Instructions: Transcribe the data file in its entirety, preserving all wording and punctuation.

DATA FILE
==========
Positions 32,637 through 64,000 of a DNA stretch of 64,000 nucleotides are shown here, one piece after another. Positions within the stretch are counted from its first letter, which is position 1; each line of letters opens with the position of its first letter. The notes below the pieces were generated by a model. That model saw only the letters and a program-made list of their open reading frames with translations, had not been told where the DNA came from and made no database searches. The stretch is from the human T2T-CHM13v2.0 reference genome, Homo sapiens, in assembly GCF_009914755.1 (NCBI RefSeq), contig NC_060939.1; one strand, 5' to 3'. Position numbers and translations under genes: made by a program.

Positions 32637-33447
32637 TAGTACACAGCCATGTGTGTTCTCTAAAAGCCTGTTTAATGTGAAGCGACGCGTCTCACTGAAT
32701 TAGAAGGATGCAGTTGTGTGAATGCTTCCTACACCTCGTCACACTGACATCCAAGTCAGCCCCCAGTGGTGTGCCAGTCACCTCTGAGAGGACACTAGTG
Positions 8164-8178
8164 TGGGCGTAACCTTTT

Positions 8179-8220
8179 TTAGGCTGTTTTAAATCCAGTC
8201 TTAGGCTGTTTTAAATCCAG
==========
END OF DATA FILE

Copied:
Positions 32,637 through 64,000 of a DNA stretch of 64,000 nucleotides are shown here, one piece after another. Positions within the stretch are counted from its first letter, which is position 1; each line of letters opens with the position of its first letter. The notes below the pieces were generated by a model. That model saw only the letters and a program-made list of their open reading frames with translations, had not been told where the DNA came from and made no database searches. The stretch is from the human T2T-CHM13v2.0 reference genome, Homo sapiens, in assembly GCF_009914755.1 (NCBI RefSeq), contig NC_060939.1; one strand, 5' to 3'. Position numbers and translations under genes: made by a program.

Positions 32637-33447
32637 TAGTACACAGCCATGTGTGTTCTCTAAAAGCCTGTTTAATGTGAAGCGACGCGTCTCACTGAAT
32701 TAGAAGGATGCAGTTGTGTGAATGCTTCCTACACCTCGTCACACTGACATCCAAGTCAGCCCCCAGTGGTGTGCCAGTCACCTCTGAGAGGACACTAGTG
Positions 8164-8178
8164 TGGGCGTAACCTTTT

Positions 8179-8220
8179 TTAGGCTGTTTTAAATCCAGTC
8201 TTAGGCTGTTTTAAATCCAG